Sunday, August 28, 2011

Trip Around The World Quilts

The San Jose Museum of Quilts and Textiles show Scrap Art featured 3 Trip Around The World quilts.
I am always amazed at the patience of artists who often hand pieced and hand quilted thousands upon thousands of tiny squares.

Trip Around The World is a classic design. It usually starts with one square in the middle, and then row after row of additional colors are added diagonally.
Trip Around The World
c. 1930
hand pieced and hand quilted
81" X 88"
Collection of Julie Silber and Jean Demeter
The Quilt Complex

Details about this quilt:
"We see a significant spike in popularity of this traditional quilt design in the second and third quarters of the 20th century. During hard economic times, larger pieces of fabric were unaffordable to most. Perhaps because this design accommodates a variety of prints, organized by color, a woman could use her left-over sewing scraps to crate an overall cohesive design. This example is distinguished by its many pieces, precise piecing, and skillful hand quilting. It was collected in Michigan"

You can see how each square was carefully hand quilted.


Minnie Kesler Murray

Trip Around The World 1970-1980

70" X 90"

Collection of Evelyn McMillan


"Minnie Kesler Murray, a native of Boones Mill, Virginia, was a resident of San Jose during the 1950's and the 1960's. When she and her husband, Lloyd Murray, retired they moved back to Boones Mill where Minnie became active in the local quilting group. She died in 2007 at the age of 102. This Trip Around The World hand-pieced quilt, made up of approximately 14,000 postage stamp sized squares, was the quilt she made for herself- her masterpiece."


I love the brightness of the colors.


Even with the busyness of each print they stand out with contrast.



Nicely designed finish.







Unknown

One Patch Trip Around The World c.1900

Hand Pieced top

77.5" X 63"

Collection of San Jose Museum of Quilts & Textiles

2009.400

Gift of Leslie Coe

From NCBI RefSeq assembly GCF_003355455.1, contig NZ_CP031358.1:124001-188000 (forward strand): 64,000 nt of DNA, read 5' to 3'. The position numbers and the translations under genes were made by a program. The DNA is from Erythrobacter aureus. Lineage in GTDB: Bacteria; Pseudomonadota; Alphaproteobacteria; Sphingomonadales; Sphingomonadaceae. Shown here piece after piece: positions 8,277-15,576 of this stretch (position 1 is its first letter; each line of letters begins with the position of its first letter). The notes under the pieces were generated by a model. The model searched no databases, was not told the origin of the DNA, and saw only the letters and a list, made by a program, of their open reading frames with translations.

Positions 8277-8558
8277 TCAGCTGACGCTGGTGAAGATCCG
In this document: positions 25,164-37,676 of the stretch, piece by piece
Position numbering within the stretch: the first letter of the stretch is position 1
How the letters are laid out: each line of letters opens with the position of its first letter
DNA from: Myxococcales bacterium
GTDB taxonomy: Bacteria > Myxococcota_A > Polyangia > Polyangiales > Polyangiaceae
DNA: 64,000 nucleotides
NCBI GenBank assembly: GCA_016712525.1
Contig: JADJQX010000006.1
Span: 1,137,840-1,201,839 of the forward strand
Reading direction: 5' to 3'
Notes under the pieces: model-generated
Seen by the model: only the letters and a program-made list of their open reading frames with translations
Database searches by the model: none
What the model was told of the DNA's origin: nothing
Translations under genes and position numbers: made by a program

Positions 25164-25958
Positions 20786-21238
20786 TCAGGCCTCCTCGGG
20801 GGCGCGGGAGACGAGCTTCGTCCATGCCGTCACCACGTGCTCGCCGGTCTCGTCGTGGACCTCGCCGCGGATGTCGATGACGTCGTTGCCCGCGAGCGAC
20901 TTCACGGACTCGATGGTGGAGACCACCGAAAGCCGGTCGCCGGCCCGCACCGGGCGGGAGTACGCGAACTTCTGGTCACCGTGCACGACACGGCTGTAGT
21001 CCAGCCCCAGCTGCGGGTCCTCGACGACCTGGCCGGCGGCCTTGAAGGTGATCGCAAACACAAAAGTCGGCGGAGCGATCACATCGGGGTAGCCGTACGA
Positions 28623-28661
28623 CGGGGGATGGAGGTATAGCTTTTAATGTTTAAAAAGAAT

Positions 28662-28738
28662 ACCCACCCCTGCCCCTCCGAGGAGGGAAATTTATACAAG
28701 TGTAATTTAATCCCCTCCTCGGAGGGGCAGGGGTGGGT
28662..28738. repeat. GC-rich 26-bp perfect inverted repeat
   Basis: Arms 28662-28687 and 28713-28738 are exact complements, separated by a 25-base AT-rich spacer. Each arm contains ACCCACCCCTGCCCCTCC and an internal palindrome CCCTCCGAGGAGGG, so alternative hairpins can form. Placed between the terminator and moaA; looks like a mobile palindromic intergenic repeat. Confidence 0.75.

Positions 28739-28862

More of a use of darker colors, with black offering the contrast.


In our day we use rotary cutters and the strip piece method to assemble this pattern.

In the 1900's when this quilt was made, I surmise that each piece was cut by hand with scissors, and then individually sewn together.



I hope you enjoyed seeing these Trip Around The World quilts as much as I did.

Do you have a favorite out of the 3?

I may be crazy, but someday I would like to give one of these a try.

7 comments:

Janet said...

I love all of them and especially great to see some close ups. My favourite would have to be Minnie Murray's quilt.

Me and My Stitches said...

They are all wonderful, thanks for sharing. I would love to make one some day too...add it to the list!

Laura Evan Leigh said...

I think Minnie Murray's is my favorite too. I would like to try one as well, although it would be one of those ongoing projects . . . can anyone tell me, what was the typical size of the square of the postage stamp quilt? A true "stamp" size? Just curious? Laura of Ruby Grey Studio

Needled Mom said...

I have always loved these quilts and the zig zag edge on the one quilt is just stunning. What amazing work!!!

Lois Evensen said...

Minnie Murray's quilt is definitely my favorite. Wow, what a lot of work and what a gorgeous result.

Lynda Halliger-Otvos said...

I love the zig-zaggy edged one the best. The yellow binding is divine and looks like sunshine to me.

Nanette Merrill and daughters said...

trips around the world is a favorite of mine